The right to a court as guaranteed by Article 6 also protects the implementation of final, binding judicial decisions, which, in States that accept the rule of law, cannot remain inoperative to the detriment of one party (see, mutatis mutandis, Hornsby v. Greece judgment of 19 March 1997, Reports of Judgments and Decisions 1997-II, p. 510, § 40).

Accordingly, the execution of a judicial decision cannot be unduly delayed. However, a stay of execution of a judicial decision for such a period as is strictly necessary to enable a satisfactory solution to be found to public-order problems may be justified in exceptional circumstances (see Immobiliare Saffi, cited above, § 69).

The Court observes that once the applicants obtained a valid order for possession, namely the decision issued by the Naples Tribunal on 16 February 2000, they had to wait four months after the first attempt of the bailiff before being able to repossess the flat.

Having in mind the public order problems which Italy admittedly has had to face in the field of housing, the Court considers that this delay was not so long as to deprive the order for possession of all useful effect or to undermine its substance (see, a contrario, Immobiliare Saffi, cited above, § 73; see also, mutatis mutandis, Caselli v. Italy (dec.), no. 36679/97, 20.01.2000).

Finally, the Court considers, bearing in mind the practical difficulties created by the enforcement of a very large number of evictions, that the length of the proceedings at issue was not unreasonably long (see, a contrario, Scollo v. Italy, judgment of 28 September 1995, Series A no. 315-C, p. 55, § 44 in fine).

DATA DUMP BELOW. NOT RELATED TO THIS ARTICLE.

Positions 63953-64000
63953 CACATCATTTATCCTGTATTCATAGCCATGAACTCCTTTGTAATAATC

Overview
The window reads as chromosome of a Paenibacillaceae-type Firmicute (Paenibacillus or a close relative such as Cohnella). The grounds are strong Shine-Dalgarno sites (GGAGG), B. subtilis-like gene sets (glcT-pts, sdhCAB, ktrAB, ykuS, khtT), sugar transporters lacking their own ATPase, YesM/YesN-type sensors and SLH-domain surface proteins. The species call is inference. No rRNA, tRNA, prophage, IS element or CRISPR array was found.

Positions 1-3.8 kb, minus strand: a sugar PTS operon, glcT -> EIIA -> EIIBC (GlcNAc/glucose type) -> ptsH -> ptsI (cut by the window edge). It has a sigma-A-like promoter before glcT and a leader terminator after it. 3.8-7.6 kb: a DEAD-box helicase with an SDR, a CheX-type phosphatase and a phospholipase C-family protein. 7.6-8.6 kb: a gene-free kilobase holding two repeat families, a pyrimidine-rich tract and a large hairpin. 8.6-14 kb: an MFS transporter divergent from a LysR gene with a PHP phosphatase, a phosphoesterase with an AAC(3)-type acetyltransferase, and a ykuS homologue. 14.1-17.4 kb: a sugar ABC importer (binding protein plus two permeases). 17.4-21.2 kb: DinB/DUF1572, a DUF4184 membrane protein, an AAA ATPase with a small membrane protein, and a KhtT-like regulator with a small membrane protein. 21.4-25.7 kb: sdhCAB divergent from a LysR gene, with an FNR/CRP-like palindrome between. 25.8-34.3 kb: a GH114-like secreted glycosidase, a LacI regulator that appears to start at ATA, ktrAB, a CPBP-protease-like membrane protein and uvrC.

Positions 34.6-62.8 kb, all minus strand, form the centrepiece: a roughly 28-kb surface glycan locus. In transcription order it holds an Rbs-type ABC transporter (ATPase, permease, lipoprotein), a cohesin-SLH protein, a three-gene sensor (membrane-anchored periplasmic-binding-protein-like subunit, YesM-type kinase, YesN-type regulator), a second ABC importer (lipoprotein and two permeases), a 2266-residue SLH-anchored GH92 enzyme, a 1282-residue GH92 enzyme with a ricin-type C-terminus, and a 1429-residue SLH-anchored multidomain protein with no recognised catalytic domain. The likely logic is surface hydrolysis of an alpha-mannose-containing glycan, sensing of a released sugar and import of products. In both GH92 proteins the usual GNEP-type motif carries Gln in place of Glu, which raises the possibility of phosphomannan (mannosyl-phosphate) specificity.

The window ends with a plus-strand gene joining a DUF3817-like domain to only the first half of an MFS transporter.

It follows that this complaint is manifestly ill-founded within the meaning of Article 35 § 3 and must be rejected pursuant to Article 35 § 4 of the Convention.

2. The applicants complain of their prolonged inability to recover possession of their flat owing to the lack of police assistance. They alleged a violation of their right of property, as guaranteed by Article 1 of Protocol No. 1 to the Convention, which provides:

“Every natural or legal person is entitled to the peaceful enjoyment of his possessions. No one shall be deprived of his possessions except in the public interest and subject to the conditions provided for by law and by the general principles of international law.

The preceding provisions shall not, however, in any way impair the right of a State to enforce such laws as it deems necessary to control the use of property in accordance with the general interest or to secure the payment of taxes or other contributions or penalties.”

The Court recalls that the applicants raised this complaint in their observations in reply to those of the Government on 18 March 2003.

The Court observes that they recovered possession of the flat on 26 January 2001. It considers that it is from this date that the six months’ period referred to in Article 35 § 1 began to run. Accordingly, this part of the application must be rejected for non-compliance with the six-months rule and is therefore inadmissible in application of Article 35 §§ 1 and 4 of the Convention.

For these reasons, the Court unanimously

Declares the application inadmissible.

Søren Nielsen Peer Lorenzen 
 Registrar President

RUSSO v. ITALY DECISION


RUSSO v. ITALY DECISION